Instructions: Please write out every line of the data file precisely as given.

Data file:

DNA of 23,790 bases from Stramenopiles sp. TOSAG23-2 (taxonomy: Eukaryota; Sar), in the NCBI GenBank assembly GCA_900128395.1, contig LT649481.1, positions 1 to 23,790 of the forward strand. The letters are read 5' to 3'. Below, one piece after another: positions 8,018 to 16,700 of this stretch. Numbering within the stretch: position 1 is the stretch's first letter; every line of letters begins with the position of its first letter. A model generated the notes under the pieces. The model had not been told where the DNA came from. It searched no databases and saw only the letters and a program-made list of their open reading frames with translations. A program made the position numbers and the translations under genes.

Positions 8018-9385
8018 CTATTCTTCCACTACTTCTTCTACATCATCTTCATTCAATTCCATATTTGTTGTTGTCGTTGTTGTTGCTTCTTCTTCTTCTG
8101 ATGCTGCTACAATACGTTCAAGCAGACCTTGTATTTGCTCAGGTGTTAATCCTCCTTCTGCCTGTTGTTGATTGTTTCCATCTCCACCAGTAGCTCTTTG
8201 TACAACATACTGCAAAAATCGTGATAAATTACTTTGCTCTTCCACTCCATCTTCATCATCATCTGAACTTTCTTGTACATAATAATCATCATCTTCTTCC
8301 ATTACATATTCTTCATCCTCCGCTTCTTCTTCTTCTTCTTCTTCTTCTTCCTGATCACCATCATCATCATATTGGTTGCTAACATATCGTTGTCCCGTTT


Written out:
DNA of 23,790 bases from Stramenopiles sp. TOSAG23-2 (taxonomy: Eukaryota; Sar), in the NCBI GenBank assembly GCA_900128395.1, contig LT649481.1, positions 1 to 23,790 of the forward strand. The letters are read 5' to 3'. Below, one piece after another: positions 8,018 to 16,700 of this stretch. Numbering within the stretch: position 1 is the stretch's first letter; every line of letters begins with the position of its first letter. A model generated the notes under the pieces. The model had not been told where the DNA came from. It searched no databases and saw only the letters and a program-made list of their open reading frames with translations. A program made the position numbers and the translations under genes.

Positions 8018-9385
8018 CTATTCTTCCACTACTTCTTCTACATCATCTTCATTCAATTCCATATTTGTTGTTGTCGTTGTTGTTGCTTCTTCTTCTTCTG
8101 ATGCTGCTACAATACGTTCAAGCAGACCTTGTATTTGCTCAGGTGTTAATCCTCCTTCTGCCTGTTGTTGATTGTTTCCATCTCCACCAGTAGCTCTTTG
8201 TACAACATACTGCAAAAATCGTGATAAATTACTTTGCTCTTCCACTCCATCTTCATCATCATCTGAACTTTCTTGTACATAATAATCATCATCTTCTTCC
8301 ATTACATATTCTTCATCCTCCGCTTCTTCTTCTTCTTCTTCTTCTTCTTCCTGATCACCATCATCATCATATTGGTTGCTAACATATCGTTGTCCCGTTT